Journalist in a paper democracy
Interview with Eskinder Nega
2011-05-12, Issue 530
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Understandably, the democratic risings in the Middle East and North Africa make the rulers of neighbouring countries very nervous. Since all of these rulers have at least a skeleton or two in their own closets, they worry about anything that looks as if it might spark discontent.
Ethiopia, a democracy on paper, is actually under the autocratic rule of Prime Minister Meles Zenawi and his party, the Ethiopian People’s Revolutionary Democratic Party (EPRDF). Recently, riot police briefly detained and threatened long-time dissident journalist Eskinder Nega. According to an email Eskinder sent me on 14 February, here is what happened:
‘Meant to respond earlier but heavily armed riot police picked me up last Friday and took me to their second in command. He accused me of trying to incite an “Egyptian like protest in Ethiopia” and warned me that the government is losing patience with me. “We are tired of imprisoning you,” he told me. “This time it will not be imprisonment." And I just don't know if he is bluffing or not. Since then, they have made it a point to be visibly present wherever I am.’
The content of some of Eskinder’s recent blogs suggests the government’s motives for this threat. First, there was Eskinder’s implied call for the armed forces not to obey government orders to put down hypothetical protests, and for diplomats to defect:
‘The military is all the EPRDF has in Ethiopia … In the unlikely event that it will remain fiercely loyal to the EPRDF in the face of nation-wide mass protests, civilian fatalities that run in the low hundreds, as is officially the case for the 2005 post-election riots, will be too much for the international community. This is not 2005…
‘EPRDF could count on even less officials to stay faithful to it. This will be particularly true of its diplomats …Perhaps the only faithful embassy left will be the one in Beijing. But nothing is certain even there.
‘All in all, the message to the EPRDF from Libya is crystal clear: don’t fight change. You will not win.’ (Addis Voice, 11 February 2011, http://addisvoice.com/2011/02/libyas-gaddafi-and-ethiopias-eprdf/)
Then, there was his open letter to Meles, suggesting that he resign forthwith:
‘You have essentially wasted the two decades with which you were blessed to affect change. In place of pragmatism dogma has prevailed, in place of transparency secrecy has taken root, in place of democracy oppression has intensified, and in place of merit patronage has been rewarded.
‘Ato [Sir] Meles Zenawi: the people want—no, need—you to leave office. The people are closely watching events in North Africa as I write this letter. They are debating the implications for Africa, including Ethiopia. And they have been inspired by the heroism of ordinary Libyans.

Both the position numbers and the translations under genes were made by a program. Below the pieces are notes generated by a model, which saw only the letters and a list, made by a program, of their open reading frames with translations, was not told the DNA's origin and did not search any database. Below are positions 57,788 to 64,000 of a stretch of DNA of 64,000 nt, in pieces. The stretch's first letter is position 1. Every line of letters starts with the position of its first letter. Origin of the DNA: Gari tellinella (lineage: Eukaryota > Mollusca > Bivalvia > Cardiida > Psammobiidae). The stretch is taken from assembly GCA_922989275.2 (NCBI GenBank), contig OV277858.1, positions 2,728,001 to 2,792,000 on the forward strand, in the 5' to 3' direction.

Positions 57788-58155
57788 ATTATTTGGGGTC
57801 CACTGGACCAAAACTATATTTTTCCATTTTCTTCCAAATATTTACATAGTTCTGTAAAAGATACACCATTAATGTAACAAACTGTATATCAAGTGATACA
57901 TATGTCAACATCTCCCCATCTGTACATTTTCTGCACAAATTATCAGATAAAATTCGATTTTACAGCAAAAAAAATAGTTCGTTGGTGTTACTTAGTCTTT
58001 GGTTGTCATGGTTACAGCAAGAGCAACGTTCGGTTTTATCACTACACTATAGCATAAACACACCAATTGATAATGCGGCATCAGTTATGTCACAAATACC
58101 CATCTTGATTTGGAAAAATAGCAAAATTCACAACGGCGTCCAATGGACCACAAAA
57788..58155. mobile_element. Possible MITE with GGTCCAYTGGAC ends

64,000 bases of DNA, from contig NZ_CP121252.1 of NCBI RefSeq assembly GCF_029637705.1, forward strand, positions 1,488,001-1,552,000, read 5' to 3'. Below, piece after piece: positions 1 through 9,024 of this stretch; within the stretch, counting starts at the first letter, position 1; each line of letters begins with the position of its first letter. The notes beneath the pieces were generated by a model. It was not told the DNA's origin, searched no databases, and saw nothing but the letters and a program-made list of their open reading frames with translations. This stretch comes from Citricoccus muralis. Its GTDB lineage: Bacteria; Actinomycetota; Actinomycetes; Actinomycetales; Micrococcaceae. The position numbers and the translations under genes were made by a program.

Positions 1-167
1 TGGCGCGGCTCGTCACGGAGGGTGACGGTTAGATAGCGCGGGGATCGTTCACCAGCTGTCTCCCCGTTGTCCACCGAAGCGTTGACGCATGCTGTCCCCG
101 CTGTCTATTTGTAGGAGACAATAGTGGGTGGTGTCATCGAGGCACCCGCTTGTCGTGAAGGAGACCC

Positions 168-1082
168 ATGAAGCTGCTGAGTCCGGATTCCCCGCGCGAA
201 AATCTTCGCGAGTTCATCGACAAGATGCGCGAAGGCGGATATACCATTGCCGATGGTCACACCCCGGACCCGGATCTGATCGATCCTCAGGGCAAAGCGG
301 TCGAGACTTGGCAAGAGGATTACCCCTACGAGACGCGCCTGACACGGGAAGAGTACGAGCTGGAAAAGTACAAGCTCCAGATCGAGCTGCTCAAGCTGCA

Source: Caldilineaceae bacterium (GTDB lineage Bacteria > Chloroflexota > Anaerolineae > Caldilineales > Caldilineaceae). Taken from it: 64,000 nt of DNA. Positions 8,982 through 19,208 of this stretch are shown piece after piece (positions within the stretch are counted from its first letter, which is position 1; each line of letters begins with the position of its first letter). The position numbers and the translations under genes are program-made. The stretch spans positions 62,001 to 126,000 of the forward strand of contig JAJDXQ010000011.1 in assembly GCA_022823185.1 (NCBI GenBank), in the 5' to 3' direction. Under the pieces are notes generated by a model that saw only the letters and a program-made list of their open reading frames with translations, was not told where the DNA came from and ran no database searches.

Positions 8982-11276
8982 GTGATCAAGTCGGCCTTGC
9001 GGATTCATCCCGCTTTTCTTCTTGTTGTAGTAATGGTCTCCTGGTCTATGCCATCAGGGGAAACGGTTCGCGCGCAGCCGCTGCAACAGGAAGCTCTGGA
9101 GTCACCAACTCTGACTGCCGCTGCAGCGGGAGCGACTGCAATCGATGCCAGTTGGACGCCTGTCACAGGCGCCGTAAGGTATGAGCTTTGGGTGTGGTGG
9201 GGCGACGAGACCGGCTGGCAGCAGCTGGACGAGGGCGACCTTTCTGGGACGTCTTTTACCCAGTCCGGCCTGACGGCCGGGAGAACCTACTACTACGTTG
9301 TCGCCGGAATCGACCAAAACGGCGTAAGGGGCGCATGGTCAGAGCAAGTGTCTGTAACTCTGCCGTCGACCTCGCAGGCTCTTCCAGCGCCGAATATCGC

‘Listen to them before it’s too late.’ (Addis Voice, 7 March 2011, re-posted on Ayyaantuu Oromiyaa)
In the February post, Eskinder referred to the watershed events of 2005–06, when the press covered peaceful student protests in the aftermath of rigged elections. More than a dozen journalists were arrested, including Eskinder and his wife, publisher Serkalem Fasil. Some wound up spending as long as 18 months in jail, and their newspapers’ licences were revoked. In the aftermath, the independent press in Ethiopia, which had blossomed between 2000 and 2005, all but disappeared.
Eskinder was one of those hardest hit. In the course of two long interviews in Addis Ababa in February, he told me the horrific story of the circumstances attending the birth of his son in prison. This story goes well beyond previous accounts of the same events by Human Rights Watch, the Committee to Protect Journalists and Amnesty International. (For those accounts, see, for instance, http://www.ethiomedia.com/above/2050.html.)
Surprisingly, our interviews ended on a very optimistic note. Eskinder, who has suffered ruinous fines and has not been licensed to publish a newspaper since 2005, predicted a peaceful course leading to a democratic future for his country. This prediction gives the lie to the government’s perception of him as a destructive rabble-rouser.
RON SINGER: … And then [2005–06] you’re back in prison, and your son is born. How long were you in prison that time?
ESKINDER NEGA: A year and a half. Both of us. My wife was less than a month pregnant when we went in. We didn’t know she was pregnant.
RON SINGER: When the child was born, did your mother care for him?
ESKINDER NEGA: Born in prison. I’ll tell you why… I struggle with this experience every time my child catches cold. I’ll tell you why. About 15 days after we went into prison, a cellmate of mine who met Serkalem in a police hospital told me that she had tested positive for pregnancy. I was surprised, I was happy, this was our first child. I was 100 per cent sure they would let her go.
RON SINGER: She hadn’t been in prison before, right?
ESKINDER NEGA: No, no, her first time.
RON SINGER: Another reason to let her go.
ESKINDER NEGA: Plus, they were careful about not imprisoning husbands and wives at the same time. Except us. Her brother was there, too.
RON SINGER: A family reunion!